WASHINGTON (AP) - Job openings dipped in November, the latest evidence that employers remain cautious about adding new workers.
Employers advertised 3.25 million jobs that month, a drop of about 80,000 from October, the Labor Department said Tuesday. Openings had reached a two-year high in October.
The report shows that there were 4.6 unemployed workers, on average, competing for each available job. That's slightly worse than the previous month's 4.5 ratio.
Heavy competition for jobs is a luxury for employers, especially in a year when they are expected to ramp up hiring. It gives them their pick of applicants and allows them to hold down wages. And there is some evidence that companies are taking their time to fill the jobs they advertise. The number of job openings has increased much faster than actual hiring.
Openings have increased by 900,000, or 39 percent, since the recession ended in June 2009. But monthly hiring has risen only 9 percent to 4.2 million, in the same period.
"It is disappointing that 17 months into the recovery, the hires rate still remained at depressed levels," said Henry Mo, an economist at Credit Suisse.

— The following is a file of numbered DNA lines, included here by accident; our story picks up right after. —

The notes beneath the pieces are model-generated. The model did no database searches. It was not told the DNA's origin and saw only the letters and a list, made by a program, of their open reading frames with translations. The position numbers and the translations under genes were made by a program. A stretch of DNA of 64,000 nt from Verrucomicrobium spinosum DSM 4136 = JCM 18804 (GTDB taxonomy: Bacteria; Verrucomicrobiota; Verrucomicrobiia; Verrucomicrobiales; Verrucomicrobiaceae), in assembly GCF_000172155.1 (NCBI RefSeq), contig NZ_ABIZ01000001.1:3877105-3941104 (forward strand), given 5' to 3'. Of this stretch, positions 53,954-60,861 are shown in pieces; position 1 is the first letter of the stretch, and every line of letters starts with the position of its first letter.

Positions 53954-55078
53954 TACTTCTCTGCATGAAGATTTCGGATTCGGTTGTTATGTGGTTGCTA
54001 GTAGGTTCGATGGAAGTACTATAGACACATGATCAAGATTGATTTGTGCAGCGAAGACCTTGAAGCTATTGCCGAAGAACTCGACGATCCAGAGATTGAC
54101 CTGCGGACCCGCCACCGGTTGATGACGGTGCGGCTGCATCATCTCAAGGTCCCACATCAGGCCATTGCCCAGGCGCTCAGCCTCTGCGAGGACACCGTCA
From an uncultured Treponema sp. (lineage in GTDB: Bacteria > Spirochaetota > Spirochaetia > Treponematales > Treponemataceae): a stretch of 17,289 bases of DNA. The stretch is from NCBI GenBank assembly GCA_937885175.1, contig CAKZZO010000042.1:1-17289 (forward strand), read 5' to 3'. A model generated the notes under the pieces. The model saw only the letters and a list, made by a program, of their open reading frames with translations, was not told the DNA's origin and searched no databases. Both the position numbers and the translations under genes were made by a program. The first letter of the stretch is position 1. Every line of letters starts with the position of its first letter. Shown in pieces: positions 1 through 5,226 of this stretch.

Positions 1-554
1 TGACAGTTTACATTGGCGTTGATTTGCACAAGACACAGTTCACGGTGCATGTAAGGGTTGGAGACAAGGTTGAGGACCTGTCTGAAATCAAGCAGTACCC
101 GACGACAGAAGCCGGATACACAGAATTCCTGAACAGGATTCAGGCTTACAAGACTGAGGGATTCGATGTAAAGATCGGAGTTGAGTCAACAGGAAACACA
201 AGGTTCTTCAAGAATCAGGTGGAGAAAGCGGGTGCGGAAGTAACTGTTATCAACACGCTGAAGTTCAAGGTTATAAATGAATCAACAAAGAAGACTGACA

Economists don't agree on the reasons for the gap. Some argue that it reflects a "skills mismatch," where the unemployed don't have the right skills for the available jobs. Others cite the housing slump, which makes it harder for those out of work to sell their homes and move to locations where more jobs are available.
Job openings remain far below the 4.4 million that were advertised in December 2007, when the recession began.
The ratio reached 6.3 in November 2009, the highest since the department began tracking job openings in December 2000. In a healthy economy, the ratio would fall to between 1.5 and 2, economists say.
The department's report, known as the Job Openings and Labor Turnover survey, or JOLTS, counts the number of jobs advertised on the last business day of the month. While the figures are for November, economists say the report provides an early indication of hiring patterns because it can take up to three months to fill many jobs.
The figures come after the department issued a disappointing employment report Friday stating that employers added only 103,000 jobs in December. Some economists had forecast that twice that number would be added. The unemployment rate fell to 9.4 percent from 9.8 percent, though about half that drop was due to people giving up on job searches.
Several companies have said recently they plan to hire more workers. Ford Motor Co. said Monday that it will add more than 7,000 workers in the next two years, including 750 engineers to work on hybrid and electric vehicles.
And discount-store operator Dollar General Corp. said last week that it will open 625 stores and hire more than 6,000 workers in 2011.
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